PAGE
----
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    The relationship between mental health and weight

    On this page
    1. The link between being overweight and poor mental health
    2. Reducing your risk of becoming overweight or obese 
    3. Looking after your mental wellbeing and health 
    4. LloydsPharmacy Online Doctor’s advice hub 

    Reviewed by our clinical team

    Weight and mental health

    According to the Health Survey for England 2021, roughly 25.9% of adults in England are obese and 37.9% are overweight (but not obese). Mental health problems, such as depression and anxiety, are also common, with 1 in 4 people in England experiencing them each year.  

    Because both are so common, depression and obesity are two conditions with a significant impact on global health. Studies show there is a link between the two, but it’s not clear what that link is. It’s a complicated relationship and both seem to make each other worse.

    This article will explore the link between being overweight or obese and mental health. It will also offer some practical tips and support if you or someone you know is experiencing both.  

    The link between being overweight and poor mental health

    A study in The International Journal of Epidemiology reports that a higher BMI is associated with higher odds of depression, especially in women, and concludes that a high BMI is likely to contribute to depression. In addition, Mind, the mental health charity, reports that people with a serious mental illness are at a greater risk of becoming obese because some medications used to treat mental health problems can lead to weight gain. In turn, the psychological problems associated with obesity can affect relationships and day-to-day life, making depression worse. 

    The evidence suggests that obesity increases the risk of depression and vice versa. If you’re struggling with your weight and mental health difficulties, we recommend talking to your GP. 

    Reducing your risk of becoming overweight or obese 

    The limbic system, the part of the brain responsible for emotion, also controls appetite. When someone feels depressed, the ‘emotional’ part of the brain gets disturbed which can increase or decrease appetite. When struggling with mental health problems, some people may also comfort eat and crave ‘unhealthy’ foods which make them feel good in the short term. 

    Having little to no motivation is also a symptom of depression, meaning that exercise is less likely to happen. All of this can lead to weight gain, making mental health issues worse.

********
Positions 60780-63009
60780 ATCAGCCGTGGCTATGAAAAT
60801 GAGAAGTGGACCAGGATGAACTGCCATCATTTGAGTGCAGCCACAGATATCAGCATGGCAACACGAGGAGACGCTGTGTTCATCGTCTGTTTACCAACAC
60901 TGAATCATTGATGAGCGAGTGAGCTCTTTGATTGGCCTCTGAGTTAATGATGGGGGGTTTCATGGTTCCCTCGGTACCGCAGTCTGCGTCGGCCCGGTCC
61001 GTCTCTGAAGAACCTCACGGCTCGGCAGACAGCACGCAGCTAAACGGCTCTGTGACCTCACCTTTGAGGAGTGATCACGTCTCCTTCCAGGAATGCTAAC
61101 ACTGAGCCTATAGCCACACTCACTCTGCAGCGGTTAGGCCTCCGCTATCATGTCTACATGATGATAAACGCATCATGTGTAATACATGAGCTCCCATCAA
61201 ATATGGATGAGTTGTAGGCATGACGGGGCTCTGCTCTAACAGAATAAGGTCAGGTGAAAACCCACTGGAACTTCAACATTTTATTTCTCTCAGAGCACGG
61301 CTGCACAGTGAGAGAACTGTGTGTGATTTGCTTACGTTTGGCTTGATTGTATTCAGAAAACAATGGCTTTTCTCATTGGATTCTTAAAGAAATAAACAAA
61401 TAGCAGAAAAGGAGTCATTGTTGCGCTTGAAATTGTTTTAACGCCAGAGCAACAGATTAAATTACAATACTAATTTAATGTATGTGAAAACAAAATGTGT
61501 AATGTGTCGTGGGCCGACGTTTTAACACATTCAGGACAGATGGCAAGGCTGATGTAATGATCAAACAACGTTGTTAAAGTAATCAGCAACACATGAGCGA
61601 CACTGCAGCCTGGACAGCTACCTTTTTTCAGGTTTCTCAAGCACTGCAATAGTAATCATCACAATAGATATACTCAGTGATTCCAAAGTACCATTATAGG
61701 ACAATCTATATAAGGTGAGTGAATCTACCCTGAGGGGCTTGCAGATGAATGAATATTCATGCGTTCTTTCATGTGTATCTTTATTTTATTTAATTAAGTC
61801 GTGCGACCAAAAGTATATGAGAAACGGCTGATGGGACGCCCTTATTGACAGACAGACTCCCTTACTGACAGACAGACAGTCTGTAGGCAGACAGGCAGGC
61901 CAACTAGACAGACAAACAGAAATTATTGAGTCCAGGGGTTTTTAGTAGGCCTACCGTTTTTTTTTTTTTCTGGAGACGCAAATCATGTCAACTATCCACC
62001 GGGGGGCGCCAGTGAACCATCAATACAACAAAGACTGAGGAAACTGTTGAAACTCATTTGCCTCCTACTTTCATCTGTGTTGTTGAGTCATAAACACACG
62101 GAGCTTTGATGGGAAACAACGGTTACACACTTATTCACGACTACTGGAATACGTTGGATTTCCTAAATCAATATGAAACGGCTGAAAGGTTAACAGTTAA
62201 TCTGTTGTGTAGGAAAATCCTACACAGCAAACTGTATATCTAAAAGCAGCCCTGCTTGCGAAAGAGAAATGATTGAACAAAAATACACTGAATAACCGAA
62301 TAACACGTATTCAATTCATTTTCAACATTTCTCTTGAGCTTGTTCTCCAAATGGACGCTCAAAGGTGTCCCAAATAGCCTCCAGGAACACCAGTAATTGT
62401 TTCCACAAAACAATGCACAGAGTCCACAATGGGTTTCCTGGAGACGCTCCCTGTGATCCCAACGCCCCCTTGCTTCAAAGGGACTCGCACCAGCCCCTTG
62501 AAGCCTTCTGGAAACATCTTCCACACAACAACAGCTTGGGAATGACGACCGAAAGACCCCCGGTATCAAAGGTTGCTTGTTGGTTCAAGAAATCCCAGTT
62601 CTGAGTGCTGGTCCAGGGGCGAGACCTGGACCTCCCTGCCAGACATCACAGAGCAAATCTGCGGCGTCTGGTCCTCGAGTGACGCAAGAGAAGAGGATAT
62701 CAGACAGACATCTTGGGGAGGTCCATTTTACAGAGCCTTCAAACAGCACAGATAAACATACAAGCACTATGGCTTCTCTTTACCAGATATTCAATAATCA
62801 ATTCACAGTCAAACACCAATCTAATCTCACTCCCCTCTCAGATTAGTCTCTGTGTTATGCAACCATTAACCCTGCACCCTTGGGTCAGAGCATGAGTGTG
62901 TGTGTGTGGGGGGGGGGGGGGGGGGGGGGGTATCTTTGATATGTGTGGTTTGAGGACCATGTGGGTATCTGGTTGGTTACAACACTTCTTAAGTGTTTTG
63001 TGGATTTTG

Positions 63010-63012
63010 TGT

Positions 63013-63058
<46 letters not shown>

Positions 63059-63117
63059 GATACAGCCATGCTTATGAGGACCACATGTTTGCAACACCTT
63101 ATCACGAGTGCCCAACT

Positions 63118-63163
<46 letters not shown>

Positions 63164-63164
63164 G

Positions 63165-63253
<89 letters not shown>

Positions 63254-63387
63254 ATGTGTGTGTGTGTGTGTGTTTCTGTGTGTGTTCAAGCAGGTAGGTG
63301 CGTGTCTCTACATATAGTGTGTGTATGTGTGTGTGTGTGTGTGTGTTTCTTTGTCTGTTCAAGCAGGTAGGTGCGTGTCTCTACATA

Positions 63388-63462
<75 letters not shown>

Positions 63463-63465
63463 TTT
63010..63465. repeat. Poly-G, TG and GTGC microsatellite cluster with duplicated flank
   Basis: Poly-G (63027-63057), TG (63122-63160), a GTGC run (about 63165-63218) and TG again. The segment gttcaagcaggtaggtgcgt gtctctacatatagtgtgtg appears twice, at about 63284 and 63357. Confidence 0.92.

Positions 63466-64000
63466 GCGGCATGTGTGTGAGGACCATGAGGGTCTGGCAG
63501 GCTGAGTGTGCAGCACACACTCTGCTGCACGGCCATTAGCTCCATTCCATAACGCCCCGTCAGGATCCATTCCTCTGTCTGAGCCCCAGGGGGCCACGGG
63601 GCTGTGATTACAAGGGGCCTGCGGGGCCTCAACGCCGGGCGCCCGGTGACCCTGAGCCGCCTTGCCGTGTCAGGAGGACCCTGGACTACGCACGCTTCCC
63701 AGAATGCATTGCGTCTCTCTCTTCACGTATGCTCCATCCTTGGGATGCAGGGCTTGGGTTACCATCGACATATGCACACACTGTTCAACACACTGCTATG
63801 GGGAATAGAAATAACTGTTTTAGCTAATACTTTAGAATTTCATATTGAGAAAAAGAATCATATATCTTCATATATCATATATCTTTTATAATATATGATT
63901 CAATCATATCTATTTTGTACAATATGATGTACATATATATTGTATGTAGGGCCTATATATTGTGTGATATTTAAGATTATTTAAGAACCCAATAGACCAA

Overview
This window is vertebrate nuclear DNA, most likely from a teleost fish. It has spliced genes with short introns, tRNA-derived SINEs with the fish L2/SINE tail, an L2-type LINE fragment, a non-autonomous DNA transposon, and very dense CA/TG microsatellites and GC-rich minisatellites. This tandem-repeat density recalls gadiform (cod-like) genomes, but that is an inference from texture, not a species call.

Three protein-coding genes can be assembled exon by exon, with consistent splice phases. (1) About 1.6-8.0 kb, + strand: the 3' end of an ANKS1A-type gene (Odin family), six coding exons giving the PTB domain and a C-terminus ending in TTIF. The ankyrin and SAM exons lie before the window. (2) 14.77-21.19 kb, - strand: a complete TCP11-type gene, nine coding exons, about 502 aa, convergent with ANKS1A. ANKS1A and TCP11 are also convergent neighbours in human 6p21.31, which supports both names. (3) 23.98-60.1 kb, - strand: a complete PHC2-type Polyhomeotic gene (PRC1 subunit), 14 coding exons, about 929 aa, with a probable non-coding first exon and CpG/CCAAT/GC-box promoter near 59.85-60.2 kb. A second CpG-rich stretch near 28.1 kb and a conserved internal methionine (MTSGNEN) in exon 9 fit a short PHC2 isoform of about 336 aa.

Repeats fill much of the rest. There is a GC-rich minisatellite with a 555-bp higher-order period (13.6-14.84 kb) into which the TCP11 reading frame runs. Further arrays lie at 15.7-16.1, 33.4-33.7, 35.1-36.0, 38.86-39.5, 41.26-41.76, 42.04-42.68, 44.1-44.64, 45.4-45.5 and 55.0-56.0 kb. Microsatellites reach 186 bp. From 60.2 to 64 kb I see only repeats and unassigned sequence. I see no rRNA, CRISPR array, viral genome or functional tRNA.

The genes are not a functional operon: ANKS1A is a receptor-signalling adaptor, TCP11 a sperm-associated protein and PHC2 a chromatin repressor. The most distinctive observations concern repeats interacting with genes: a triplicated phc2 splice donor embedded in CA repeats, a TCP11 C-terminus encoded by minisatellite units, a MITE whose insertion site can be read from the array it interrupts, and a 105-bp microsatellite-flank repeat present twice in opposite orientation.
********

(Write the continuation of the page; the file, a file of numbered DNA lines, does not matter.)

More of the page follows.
To avoid weight gain when feeling depressed, or when actively trying to lose weight, consider the following: 

    Eat mindfully

    Mindful eating seeks to create a healthy relationship with food. It’s about being present while you’re eating and being aware of thoughts and sensations before and after a meal. Eating this way encourages people to examine their diet and to view food as nourishment rather than an emotional support. 

    Talk to your doctor if you’re on medication for your mental health

    If you’re concerned that your medication might be causing weight gain, talk to your GP or psychiatrist about this, they will be able to discuss suitable alternatives with you if appropriate. 

    Work exercise into your routine

    Exercise is proven to improve mental health and is an important part of weight loss or maintaining your weight. Getting out into nature is also recommended. 

    This can be really hard when you are lacking motivation, but try to think back on the types of exercise you used to enjoy or ask your friends and family to exercise with you. 

    Find healthy alternatives

    Finding healthier alternatives to unhealthy foods and snacks is an excellent approach in efforts to maintain a healthy weight or lose weight, especially if emotional eating is likely to happen. For example, reach for dark chocolate instead of milk chocolate, swap ice cream for frozen yoghurt and replace cakes with banana bread.  

    Change what and how much you buy

    Remember: you can't eat what you don't have, so make sure you don't go shopping on an empty stomach or when upset. This is likely to reach for "naughty" foods

    Get support

    Finding a support group in your local area can help people to cope with experiences that feel unbearable or overwhelming. For example, community and peer-to-peer support can improve overall wellbeing and create important networks during difficult times.  

    Looking after your mental wellbeing and health 

    Even if you’re not feeling depressed or mentally unwell, it’s still very important to take the time to do things to keep your mental health in check – such as exercise, maintaining a healthy and varied diet and spending time with friends and family.  

    LloydsPharmacy Online Doctor’s advice hub 

    Our lifestyle advice hub is offers clear and expert advice on losing weight, mental health and living a balanced lifestyle. It provides a good starting point for people looking to improve their wellbeing – we're here to support your journey towards leading a healthy and happy life. 



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